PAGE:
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Alwar Balasubramaniam puts his palms flat against the wall in a small room in New Delhi’s Talwar Gallery and scoops out the fresh white plaster—or at least it appears that he does so—as he talks. The only exhibit in the room is Stone Waves: an installation with 10 smooth pebble-like sandstone sculptures on the floor and a single white protrusion on one wall. Balasubramaniam (Bala) demonstrates, clasping his palms together, how the sandstones have been cast to show what his hands hold - what you would otherwise not see. 

In the basement is a series of five such protrusions on a wall—all fashioned from Bala moulding clay between his clasped hands, and casting this in plaster. This installation is called Nothing From My Hands, as is the exhibition, the 41-year-old artist’s latest solo show of 20 new sculptural works, which opened on Wednesday as a collateral event to the ongoing India Art Fair in New Delhi.

“The absence of the hand will help the person to see the presence of something,” says Bala. “We think of nothing as negative. I am attempting to show that even nothing is something beautiful.”

Outdoors, in the gallery’s lawn area, is a larger rendition of this “nothingness”—almost 5ft-high and carved in granite. For Bala, it was the irony that worked. He wanted to use the hardest of the materials to sculpt nothingness.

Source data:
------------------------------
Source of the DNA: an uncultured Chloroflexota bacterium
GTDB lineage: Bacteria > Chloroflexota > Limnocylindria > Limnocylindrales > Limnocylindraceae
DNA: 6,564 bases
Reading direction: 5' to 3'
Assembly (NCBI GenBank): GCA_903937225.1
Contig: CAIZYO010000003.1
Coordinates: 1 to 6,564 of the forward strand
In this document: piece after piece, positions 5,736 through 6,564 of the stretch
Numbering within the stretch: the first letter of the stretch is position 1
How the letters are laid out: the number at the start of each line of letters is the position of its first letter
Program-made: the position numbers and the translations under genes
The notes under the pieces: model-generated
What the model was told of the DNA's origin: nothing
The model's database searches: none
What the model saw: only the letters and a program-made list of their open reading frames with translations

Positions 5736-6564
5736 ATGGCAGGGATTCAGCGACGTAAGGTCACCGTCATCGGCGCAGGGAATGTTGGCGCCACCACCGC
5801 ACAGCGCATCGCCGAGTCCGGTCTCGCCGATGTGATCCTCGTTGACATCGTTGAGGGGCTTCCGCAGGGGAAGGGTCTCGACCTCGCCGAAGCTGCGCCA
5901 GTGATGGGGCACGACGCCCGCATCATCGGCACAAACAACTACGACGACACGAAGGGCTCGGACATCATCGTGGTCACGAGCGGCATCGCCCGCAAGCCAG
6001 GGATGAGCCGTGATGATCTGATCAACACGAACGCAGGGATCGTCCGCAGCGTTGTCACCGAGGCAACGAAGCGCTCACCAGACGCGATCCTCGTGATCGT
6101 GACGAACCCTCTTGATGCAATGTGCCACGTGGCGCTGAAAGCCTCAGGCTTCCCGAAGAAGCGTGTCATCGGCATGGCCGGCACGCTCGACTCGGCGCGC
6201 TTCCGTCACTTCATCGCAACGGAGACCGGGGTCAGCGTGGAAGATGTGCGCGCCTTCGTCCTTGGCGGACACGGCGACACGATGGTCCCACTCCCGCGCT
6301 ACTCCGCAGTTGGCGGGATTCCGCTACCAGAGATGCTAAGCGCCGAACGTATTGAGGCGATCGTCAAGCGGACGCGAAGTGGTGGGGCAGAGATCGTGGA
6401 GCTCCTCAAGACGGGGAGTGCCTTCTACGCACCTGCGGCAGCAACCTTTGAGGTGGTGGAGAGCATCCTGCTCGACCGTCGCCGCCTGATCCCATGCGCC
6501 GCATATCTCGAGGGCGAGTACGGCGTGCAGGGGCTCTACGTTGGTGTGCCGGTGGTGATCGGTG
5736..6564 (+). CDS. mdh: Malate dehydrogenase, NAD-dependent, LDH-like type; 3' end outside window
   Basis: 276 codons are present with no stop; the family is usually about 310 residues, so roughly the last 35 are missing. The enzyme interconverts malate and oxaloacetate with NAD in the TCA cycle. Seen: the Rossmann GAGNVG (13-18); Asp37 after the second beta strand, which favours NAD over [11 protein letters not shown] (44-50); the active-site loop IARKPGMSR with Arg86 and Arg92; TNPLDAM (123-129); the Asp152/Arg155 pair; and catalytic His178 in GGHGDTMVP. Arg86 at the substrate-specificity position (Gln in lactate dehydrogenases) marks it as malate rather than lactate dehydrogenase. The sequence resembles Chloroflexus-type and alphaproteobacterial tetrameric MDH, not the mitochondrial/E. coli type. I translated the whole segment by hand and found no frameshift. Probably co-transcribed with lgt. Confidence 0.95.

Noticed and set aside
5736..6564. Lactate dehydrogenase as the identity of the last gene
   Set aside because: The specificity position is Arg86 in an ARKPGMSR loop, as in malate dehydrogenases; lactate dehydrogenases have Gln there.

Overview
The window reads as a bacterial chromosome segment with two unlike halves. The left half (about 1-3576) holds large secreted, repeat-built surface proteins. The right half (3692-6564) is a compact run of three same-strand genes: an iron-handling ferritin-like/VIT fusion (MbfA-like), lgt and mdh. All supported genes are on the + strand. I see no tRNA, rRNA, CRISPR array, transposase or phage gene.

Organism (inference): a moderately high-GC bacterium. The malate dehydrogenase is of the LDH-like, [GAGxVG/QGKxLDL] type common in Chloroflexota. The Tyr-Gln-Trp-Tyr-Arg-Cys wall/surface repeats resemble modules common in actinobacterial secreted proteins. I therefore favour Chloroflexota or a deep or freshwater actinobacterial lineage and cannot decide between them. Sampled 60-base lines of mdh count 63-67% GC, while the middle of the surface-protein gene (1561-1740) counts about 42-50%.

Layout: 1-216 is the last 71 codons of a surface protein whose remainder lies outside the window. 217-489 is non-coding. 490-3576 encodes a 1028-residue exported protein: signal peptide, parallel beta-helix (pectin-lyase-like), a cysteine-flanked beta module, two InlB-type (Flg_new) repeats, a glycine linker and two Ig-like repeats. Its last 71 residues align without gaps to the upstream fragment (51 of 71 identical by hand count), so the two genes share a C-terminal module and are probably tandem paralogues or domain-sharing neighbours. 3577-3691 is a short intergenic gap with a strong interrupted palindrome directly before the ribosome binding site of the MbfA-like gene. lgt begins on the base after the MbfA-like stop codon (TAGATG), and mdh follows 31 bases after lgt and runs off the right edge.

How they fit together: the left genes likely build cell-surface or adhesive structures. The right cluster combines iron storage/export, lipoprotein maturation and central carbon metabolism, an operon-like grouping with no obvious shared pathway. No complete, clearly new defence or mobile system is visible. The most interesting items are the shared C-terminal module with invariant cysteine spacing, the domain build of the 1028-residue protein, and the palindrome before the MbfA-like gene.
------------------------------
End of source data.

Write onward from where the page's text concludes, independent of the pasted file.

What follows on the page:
For over a decade, Bala’s work has ached to express the overlooked, and the invisible. While his art is physical, it is at its core an exploration of a deep metaphysical question: What defines the self?

This exhibition takes his engagement further. It is a culmination of several conceptual threads in his art practice, such as casting works using his own body and placing himself between the art and the viewer. Or negotiating the skin as an edge where one’s own physical self ends and everything else begins. In 2004, in an exhibition titled Into Thin Air at the Talwar Gallery in New York, Bala cast a life-sized bust of himself in solid air freshener, a material that slowly evaporates when exposed to air. This dissolution of the self to a seemingly invisible form of matter brought forth some of the tenets of Hinduism and Buddhism. Later, in 2009, in an exhibition titled (In) Between, at Talwar Gallery in Delhi, there was Kaayam, an exquisite series of crumpled fiberglass casts of the artist’s body, each seemingly dissolving into the wall. Both works excavated the unseen; the absence of something essential.

Nothing From My Hands is even more intimate, with the recurring motif—the hands—driving home the point sublimely. When a viewer studies the sculptures closely, they can see the lines of the artist’s palm: his lifeline and his heartline.